Wherever you are in the world, there’s an interesting story to be told about demographics and its impact on the way we work.
In the UK for example, it’s the story of an “ageing population”, with more retired people supported by fewer working people, whilst in India and other countries in the East, we talk of the “demographic dividend”, when the number of productive young people form a larger proportion of the population. When a country has more producers than consumers, it leads to a net surplus and a boosted GDP.
The stats around GDP add their own colour to the demographic story: in the 1970s there were around 35 countries that were growing at 3% or more, today more than 85 countries are enjoying that sort of growth — nearly tripled in around 40 years.
In other words, demographics is now driving economic growth. After all, if you take any take any number and multiply it by 2.5 billion – you get a big number. For example, in three years, there will be 700 million people in India who will be able to afford to buy a smart phone and access to the 3G and 4G network, fuelling a connectivity boom.
As the difference in shape of many countries’ population profiles becomes more pronounced, we’re also moving to a global workplace, fuelled by a greater openness of economies, the expansion of major companies beyond geographical borders, the rise of labour migration and, last but not least, technological advancements. Even the workers who do not venture abroad are still much more likely to work in a more international environment than their counterparts just a generation ago.
So, the reality is that country, age or ethnicity no longer dictate a worker’s geographical scope, particularly with many developing countries reaping the benefits of the demographic dividend to produce many highly skilled and educated workers.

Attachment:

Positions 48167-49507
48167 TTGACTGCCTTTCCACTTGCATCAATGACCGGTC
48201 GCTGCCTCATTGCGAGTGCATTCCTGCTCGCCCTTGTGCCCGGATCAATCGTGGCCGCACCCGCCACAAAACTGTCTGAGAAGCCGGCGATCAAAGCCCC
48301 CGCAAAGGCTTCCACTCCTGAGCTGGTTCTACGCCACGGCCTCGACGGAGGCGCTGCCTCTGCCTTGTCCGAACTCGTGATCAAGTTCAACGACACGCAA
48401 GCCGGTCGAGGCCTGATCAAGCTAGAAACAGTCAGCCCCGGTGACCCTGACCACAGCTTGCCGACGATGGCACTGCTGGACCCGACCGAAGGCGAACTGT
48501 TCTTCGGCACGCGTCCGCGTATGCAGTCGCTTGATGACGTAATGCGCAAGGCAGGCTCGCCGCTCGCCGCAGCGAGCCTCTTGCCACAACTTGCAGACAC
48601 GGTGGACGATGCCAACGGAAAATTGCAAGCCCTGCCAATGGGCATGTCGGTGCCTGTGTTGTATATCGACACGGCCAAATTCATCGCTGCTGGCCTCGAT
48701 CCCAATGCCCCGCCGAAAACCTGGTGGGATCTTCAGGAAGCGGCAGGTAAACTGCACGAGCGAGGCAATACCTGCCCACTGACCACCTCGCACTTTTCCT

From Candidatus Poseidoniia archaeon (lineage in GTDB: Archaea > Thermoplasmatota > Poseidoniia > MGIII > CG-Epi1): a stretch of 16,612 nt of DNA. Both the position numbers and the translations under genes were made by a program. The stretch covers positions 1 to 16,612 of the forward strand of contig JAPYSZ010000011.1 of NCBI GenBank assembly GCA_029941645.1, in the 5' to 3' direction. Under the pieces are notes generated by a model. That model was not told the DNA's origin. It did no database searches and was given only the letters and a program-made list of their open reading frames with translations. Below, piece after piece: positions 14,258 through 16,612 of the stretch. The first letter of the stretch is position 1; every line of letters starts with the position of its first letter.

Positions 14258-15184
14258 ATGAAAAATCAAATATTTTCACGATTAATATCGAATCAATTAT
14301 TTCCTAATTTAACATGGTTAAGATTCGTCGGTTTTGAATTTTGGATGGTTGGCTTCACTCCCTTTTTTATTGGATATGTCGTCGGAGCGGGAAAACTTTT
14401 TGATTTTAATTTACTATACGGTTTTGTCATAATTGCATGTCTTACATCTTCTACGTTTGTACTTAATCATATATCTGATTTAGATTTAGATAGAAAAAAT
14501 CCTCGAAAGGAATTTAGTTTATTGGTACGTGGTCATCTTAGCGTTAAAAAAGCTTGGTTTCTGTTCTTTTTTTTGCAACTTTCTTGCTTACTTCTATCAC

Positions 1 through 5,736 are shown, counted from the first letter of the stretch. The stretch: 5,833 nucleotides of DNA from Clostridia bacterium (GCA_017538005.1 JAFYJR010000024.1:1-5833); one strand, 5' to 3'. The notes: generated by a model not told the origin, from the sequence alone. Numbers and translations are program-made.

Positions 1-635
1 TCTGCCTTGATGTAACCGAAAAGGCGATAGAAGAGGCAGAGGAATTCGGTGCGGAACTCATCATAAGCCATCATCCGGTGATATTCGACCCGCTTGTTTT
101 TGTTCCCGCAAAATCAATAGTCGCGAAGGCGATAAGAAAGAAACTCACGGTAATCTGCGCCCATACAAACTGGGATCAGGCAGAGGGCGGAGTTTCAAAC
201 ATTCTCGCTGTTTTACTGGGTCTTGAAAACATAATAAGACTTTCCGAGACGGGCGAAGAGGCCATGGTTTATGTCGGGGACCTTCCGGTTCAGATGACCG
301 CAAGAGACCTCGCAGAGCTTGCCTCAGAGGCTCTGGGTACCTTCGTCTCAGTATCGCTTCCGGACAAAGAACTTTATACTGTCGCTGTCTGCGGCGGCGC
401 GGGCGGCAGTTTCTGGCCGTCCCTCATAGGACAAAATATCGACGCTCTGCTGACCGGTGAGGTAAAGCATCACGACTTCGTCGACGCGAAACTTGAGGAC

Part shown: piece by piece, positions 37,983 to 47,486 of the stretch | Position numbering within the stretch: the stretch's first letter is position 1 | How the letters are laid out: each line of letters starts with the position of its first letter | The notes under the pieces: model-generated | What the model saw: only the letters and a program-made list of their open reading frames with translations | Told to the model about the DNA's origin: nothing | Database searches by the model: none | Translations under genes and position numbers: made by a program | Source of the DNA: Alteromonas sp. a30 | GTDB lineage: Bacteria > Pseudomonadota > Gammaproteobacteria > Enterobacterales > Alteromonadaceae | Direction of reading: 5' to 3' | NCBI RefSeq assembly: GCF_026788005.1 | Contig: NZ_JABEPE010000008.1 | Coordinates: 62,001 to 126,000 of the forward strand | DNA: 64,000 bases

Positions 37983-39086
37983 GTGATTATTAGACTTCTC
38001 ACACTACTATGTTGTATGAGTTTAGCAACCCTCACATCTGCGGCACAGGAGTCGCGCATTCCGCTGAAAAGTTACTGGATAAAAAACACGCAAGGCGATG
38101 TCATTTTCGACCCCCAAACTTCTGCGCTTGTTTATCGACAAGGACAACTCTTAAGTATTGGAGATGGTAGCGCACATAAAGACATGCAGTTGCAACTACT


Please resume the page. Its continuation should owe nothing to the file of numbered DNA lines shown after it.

It’s also a more fluid workplace, with global connectivity enabling workers to move around frequently and choosing to migrate for either permanent or temporary jobs. And crucially, technology and connectivity advances means that working from remote locations no longer prevents employees from communicating with their colleagues, allowing teams to collaborate across borders and time zones with ease.
An older worker’s ideal collaboration tool might be one that ‘just works’ intuitively with little to no training required. A millennial will demand consumer-grade design in the workplace that functions as seamlessly as their kit at home does.
Regardless of the nuances or future direction of any demographic profile, it’s the companies which embrace out-of-the-box, seamless collaboration and communication platforms and tools for their workforce, that will be in the best position to succeed in this new hyper-connected world. And while technology shouldn’t be the starting point for how your workplace is defined, it is the glue that holds together the people and the work, and should be carefully considered.
How is the demographic dividend impact your workplace? Share your comments below.